Kid-Friendly Fairy Gardens
Gathering gnarly grape wood, lotus pods, and birch bark for this miniature creation at the Florence Griswold Museum in Old Lyme, Connecticut, Rapunzel's towers took creator David D. J. Rau much searching. But putting together the whimsical kingdom was accomplished in a long weekend -- except for braiding Rapunzel's golden hair. "That took forever," David says.
Lord of the Rings Hobbit House
A magnifying glass helps young visitors search for Gandalf’s pipe hidden in The Lord of the Rings hobbit house created from painted polymer clay by the Metal Clay Artisan Guild of Connecticut.
Jack and the Beanstalk Castle
At 10 Cloud Lane, the intricate giant’s castle from Jack and the Beanstalk hovers in a dogwood tree. Although artists Carol Hall-Jordan and Kathryn Stocking-Koza suspended the castle in cotton clouds, it’s actually kid height.
The Wizard King's Castle
Artist William Vollers salvaged farm posts and barn wood to create the princess’s castle in The Wizard King. If you look carefully at the castle, you will see where seashells become door handles and dowel rods serve as stairsteps.
The Frog Prince's Kingdom
Fittingly, the Frog Prince’s kingdom dwells down by the creek, which is where mother-and-son design team Lori and Edward Lenz set these clay columns topped by living moss. Pebbles frame the windows and pave the road for the princess, who broke the curse and turned the frog back into royalty with a kiss. The creators also tackled the intricate tunnels built into both sides of the stream bank of the Frog Prince’s home.
Tiger Lily's Village
Originally, artists Madeline Kwasniewski and T. Arthur Donnally used leather for the wigwams in Tiger Lily’s Village but turned to treated, weatherproof paper instead when leather wasn’t sufficiently pliable. To keep Tiger Lily fed, an acorn cap is suspended on a twig tripod over the fire pit.
Village of the Twelve Dancing Princesses
Students of the Deep River Elementary School banded together to craft the intricate village of the Twelve Dancing Princesses around an ancient European beech tree. Each student decorated a faerie house.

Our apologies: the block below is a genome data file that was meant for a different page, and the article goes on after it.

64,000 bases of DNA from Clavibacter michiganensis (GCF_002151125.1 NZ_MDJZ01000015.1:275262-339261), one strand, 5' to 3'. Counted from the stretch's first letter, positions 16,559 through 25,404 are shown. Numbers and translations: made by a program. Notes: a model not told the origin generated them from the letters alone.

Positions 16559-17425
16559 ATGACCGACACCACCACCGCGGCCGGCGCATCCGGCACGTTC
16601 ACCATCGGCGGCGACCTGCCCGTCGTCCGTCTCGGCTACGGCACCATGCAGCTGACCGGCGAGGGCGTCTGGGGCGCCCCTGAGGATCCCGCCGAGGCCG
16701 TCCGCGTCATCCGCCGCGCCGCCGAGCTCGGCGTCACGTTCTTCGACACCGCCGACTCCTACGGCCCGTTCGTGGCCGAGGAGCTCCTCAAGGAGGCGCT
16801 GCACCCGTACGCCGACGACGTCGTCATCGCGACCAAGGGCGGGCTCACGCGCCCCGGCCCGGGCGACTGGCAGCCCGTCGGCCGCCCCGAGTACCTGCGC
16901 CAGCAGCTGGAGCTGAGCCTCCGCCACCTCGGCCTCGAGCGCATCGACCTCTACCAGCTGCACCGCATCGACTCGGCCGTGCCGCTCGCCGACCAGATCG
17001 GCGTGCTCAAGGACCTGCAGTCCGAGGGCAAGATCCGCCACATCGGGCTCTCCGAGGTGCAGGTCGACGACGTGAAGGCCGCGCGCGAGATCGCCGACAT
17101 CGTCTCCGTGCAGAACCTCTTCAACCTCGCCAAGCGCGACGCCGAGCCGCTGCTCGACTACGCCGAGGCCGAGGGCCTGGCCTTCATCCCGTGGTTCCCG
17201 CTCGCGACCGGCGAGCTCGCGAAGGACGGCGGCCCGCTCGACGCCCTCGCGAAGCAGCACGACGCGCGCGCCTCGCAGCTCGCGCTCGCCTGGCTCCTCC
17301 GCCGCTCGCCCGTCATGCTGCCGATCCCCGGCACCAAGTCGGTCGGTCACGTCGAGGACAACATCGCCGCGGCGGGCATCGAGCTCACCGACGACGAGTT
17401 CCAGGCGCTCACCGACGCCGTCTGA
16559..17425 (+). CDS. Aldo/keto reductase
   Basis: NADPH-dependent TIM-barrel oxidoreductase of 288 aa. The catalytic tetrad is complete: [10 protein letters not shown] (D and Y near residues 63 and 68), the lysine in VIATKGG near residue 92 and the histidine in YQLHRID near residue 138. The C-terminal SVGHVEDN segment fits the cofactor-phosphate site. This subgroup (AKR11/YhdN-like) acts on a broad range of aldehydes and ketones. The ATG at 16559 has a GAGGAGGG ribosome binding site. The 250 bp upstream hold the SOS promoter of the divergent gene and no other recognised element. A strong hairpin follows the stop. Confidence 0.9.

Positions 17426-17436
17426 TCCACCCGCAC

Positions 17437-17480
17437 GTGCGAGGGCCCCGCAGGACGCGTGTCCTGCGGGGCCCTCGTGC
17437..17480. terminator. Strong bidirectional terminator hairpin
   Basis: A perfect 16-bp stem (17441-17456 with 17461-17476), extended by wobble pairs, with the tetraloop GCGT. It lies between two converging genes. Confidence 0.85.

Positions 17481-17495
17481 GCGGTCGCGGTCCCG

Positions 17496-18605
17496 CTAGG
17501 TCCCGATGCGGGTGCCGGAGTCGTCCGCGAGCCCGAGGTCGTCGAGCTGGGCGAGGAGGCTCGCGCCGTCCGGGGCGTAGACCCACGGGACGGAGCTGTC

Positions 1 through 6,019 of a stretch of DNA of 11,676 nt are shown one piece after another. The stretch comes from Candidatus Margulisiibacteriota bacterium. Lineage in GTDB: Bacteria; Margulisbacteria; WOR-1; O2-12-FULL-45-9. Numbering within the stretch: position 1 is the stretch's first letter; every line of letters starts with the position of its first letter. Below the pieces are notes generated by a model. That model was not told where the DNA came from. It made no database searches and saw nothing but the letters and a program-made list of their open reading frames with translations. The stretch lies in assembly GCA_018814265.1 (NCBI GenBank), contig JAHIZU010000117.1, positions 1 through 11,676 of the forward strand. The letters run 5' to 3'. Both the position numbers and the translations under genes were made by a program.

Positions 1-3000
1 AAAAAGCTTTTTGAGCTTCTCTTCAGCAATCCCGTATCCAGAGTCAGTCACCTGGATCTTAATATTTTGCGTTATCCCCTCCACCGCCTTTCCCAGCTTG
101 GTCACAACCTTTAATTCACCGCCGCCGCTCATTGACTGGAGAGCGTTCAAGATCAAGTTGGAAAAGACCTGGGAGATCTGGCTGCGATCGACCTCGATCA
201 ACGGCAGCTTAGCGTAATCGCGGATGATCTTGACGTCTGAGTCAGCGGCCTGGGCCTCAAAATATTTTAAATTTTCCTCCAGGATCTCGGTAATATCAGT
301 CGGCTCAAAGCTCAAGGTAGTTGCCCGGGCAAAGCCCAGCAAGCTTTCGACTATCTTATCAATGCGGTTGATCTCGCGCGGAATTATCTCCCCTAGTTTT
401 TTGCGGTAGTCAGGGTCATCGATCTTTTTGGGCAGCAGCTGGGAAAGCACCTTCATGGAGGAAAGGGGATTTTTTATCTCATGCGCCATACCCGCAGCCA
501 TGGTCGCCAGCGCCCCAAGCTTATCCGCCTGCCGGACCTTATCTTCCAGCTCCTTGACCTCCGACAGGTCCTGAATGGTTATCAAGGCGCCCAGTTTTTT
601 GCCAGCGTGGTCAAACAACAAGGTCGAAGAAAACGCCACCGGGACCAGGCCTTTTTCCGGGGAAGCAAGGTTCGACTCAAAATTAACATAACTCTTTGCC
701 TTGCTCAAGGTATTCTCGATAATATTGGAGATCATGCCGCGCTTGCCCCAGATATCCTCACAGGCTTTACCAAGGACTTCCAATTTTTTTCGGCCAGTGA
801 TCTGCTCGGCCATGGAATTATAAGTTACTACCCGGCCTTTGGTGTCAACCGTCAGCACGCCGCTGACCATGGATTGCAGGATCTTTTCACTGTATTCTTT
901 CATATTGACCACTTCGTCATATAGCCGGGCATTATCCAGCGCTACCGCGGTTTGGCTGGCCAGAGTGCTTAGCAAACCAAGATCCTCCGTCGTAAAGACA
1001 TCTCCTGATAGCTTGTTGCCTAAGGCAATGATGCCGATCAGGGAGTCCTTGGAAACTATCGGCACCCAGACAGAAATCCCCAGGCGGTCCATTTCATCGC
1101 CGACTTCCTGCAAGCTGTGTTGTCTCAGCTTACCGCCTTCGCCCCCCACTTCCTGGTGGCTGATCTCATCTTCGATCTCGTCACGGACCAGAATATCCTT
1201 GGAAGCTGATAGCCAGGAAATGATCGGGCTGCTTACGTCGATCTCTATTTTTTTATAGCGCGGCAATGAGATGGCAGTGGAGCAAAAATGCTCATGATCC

King Arthur's Castle
A sea urchin serves as the roof on a birchbark turret in King Arthur’s castle -- painted by father-and-daughter team John and Jean Sullivan -- to match the sycamore tree where it dwells.
Harry Potter's Hideaway
If somebody shrank Hogwarts and built it in a twisted willow, Harry Potter would live like this, behind an aqueduct of clay and pebbles in this creation by Kristen Thornton. The artist shrank the heraldic dining hall at Hogwarts, but nonetheless, the table in this Harry Potter-theme kingdom is set for a feast.
Queen Titania's Salon
Artists Tammi Flynn, Cheryl Poirier, and Lisa Reneson chose the theme A Midsummer Night’s Dream to show how the Faerie Queen Titania sets up her beauty salon in a pea surrounded by blossoms.
Not surprisingly, Cinderella set up housekeeping where her dried gourd is roofed with pinecone "shingles."
Making Your Own Fairy Garden
When thinking about creating your own fairy garden in your backyard, unleash your imagination, because what looks like a table is really lichen. What seems like a stool is a mushroom. A swing is made of seedpods, and a roof is fashioned from seashells. If you notice a buzz whizzing by in Old Lyme during October, it might be a pollinator. But then again, it could be a winged faerie headed home.